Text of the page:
It has been said that silence is golden and it is, in the right context. Like in a scenario where you need to listen or when you find yourself part of nonsensical argument. At that time, silence is golden. In fact, a guy call Will Rogers once said, “Never miss a good chance to shut up.”
That being said, there are times when silence is not the answer; when it does more harm than good. Like when we watch in silence as social injustices increase, racial and religious intolerance hits the roof and when corrupt people continue to rob the country blind. But none of this is my fight today. Today I want to talk about a different silence; miscarriages in Kenya.
Before I lost my baby, I had never really thought having a miscarriage was possible. Then I had one. In my grief I started researching on this thing that had broken my heart. I found out that 10-25% of all clinically recognized pregnancies will end in miscarriage. This means that best case scenario, 1 in every 10 women will have a miscarriage or worst case scenario 1 in every 4 women will get a miscarriage. Each year in Africa, 4.2 million miscarriages are estimated to take place. The ratio of miscarriage rates is 22 per 1,000 women. This estimates to one miscarriage per seven live births. Studies also show that 1 in 100 women will experience recurrent miscarriages (three or more successive miscarriages).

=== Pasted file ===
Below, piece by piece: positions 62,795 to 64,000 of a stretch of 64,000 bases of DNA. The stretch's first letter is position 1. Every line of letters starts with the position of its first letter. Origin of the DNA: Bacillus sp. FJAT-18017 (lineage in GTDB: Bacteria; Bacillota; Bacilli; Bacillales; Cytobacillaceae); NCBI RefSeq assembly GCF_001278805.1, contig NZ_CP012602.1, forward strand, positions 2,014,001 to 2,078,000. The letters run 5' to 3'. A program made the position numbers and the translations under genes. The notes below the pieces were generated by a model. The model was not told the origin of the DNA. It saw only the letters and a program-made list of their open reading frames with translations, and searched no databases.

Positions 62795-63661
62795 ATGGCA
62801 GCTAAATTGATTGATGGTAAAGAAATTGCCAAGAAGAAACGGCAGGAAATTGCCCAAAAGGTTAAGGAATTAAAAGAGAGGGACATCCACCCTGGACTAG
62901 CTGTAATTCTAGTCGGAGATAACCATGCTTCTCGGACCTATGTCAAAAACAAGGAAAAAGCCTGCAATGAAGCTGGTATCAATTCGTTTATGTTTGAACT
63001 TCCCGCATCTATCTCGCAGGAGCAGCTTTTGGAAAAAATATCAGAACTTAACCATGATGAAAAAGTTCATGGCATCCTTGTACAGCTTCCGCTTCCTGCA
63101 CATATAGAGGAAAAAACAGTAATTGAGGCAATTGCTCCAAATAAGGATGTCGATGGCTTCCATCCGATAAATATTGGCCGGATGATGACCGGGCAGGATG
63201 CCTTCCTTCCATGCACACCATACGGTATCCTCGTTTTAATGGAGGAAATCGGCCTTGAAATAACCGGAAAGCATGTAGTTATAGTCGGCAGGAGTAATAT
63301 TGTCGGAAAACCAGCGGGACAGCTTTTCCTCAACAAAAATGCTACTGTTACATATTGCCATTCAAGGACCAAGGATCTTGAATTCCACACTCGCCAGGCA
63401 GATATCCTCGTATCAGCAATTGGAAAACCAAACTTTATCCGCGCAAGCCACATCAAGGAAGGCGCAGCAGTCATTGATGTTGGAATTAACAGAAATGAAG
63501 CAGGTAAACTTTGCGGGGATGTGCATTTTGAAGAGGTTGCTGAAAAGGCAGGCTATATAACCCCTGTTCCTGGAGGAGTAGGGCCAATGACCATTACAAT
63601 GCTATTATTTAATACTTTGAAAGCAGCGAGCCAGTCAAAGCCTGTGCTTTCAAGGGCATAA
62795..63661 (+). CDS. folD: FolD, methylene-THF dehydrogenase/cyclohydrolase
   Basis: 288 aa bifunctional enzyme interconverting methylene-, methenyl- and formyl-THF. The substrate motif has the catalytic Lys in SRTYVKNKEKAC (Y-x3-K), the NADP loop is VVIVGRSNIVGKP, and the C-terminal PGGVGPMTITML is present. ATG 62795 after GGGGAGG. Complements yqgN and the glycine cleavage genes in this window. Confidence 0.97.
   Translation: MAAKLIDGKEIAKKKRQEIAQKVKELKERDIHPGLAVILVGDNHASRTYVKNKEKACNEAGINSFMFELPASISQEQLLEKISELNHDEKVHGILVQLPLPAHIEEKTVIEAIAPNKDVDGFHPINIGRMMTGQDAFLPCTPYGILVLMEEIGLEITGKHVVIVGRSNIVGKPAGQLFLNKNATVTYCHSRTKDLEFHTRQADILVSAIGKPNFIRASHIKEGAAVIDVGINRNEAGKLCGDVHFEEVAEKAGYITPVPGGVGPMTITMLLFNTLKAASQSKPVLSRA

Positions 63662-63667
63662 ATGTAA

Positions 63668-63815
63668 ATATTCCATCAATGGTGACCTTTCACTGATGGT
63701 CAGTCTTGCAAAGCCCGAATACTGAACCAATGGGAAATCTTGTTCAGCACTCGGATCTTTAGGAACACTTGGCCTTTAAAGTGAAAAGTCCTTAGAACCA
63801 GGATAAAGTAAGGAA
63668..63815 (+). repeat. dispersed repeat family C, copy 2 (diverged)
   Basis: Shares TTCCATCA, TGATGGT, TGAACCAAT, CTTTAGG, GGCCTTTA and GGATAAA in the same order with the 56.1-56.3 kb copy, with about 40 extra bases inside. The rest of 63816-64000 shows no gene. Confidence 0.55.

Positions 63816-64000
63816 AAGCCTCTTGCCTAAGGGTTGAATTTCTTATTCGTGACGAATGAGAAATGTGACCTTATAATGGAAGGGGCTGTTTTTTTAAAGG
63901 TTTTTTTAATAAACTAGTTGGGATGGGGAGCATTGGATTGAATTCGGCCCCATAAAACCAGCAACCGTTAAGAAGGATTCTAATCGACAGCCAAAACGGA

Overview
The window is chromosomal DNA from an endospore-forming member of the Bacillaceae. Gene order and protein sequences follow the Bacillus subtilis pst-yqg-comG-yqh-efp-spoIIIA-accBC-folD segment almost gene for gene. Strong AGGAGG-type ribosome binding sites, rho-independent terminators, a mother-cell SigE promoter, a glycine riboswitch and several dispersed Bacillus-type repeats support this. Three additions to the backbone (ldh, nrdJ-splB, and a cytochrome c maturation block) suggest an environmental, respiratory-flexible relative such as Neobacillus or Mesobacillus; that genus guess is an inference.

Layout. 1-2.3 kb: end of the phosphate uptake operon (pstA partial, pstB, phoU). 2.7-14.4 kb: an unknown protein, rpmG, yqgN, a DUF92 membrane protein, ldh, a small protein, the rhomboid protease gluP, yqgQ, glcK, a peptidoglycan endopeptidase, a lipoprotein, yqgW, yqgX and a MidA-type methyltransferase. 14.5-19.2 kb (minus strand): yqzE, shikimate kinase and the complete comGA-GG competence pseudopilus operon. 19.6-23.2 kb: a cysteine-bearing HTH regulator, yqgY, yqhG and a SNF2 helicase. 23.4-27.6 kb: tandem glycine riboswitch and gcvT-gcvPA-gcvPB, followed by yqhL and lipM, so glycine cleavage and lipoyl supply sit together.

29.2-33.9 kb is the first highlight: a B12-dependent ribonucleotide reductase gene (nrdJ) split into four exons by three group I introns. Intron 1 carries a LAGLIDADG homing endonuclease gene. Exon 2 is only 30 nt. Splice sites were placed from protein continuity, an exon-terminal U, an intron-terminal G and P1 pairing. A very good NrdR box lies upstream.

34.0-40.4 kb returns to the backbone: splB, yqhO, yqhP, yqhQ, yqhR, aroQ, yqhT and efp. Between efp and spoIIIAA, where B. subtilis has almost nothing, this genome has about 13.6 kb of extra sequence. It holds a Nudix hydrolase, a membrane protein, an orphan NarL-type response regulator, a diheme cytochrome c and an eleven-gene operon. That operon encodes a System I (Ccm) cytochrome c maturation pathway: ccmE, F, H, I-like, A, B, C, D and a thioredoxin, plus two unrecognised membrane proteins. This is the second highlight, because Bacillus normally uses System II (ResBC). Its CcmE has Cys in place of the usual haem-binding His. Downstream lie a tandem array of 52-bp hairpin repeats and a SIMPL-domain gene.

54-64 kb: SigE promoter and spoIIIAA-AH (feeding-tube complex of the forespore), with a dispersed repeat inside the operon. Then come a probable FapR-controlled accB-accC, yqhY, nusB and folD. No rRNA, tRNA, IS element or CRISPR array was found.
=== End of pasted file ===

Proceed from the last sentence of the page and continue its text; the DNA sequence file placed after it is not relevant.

So, why is it that no one was talking about it? Out of curiosity I started looking around for a support group in Kenya. You know how many I found? None. Zero. I remember calling a certain counselling center and they told me that they had many patients going through such loss and that if I ever started one they would give me counselors to come speak at the sessions.
At some point I thought “This is not too serious, maybe it’s not so bad in Kenya. Maybe I am over reacting”. Then I wrote my story on this blog and I was proved wrong. As soon as I wrote about losing my baby, the stories from women began to trickle in. Some have come in email and Facebook inbox and others have been told over coffee dates. Throughout 2014 I met beautiful and amazing girls and women who shared their sad experiences with me, some so devastating I found myself encouraging them yet I was hurting too. Every time I got an email or listened to woman talking about her loss I became more and more angry at the silence surrounding this miscarriage monster.
Why is the media quiet about it? Other than a few shared stories I have not come across a well done informative broadcast or newspaper piece. Every time I watch those IFAS campaigns on TV, or even malaria campaigns I wonder why there isn’t one about miscarriages. I mean, with such high statistics you’d think someone would talk about it. Any media personality reading this?
Now, the campaigns and support groups I have come across are in developed countries. And it has challenged me because I know our situation is worse than theirs. Here are a few reasons why we need to talk about this in Africa more than anywhere else.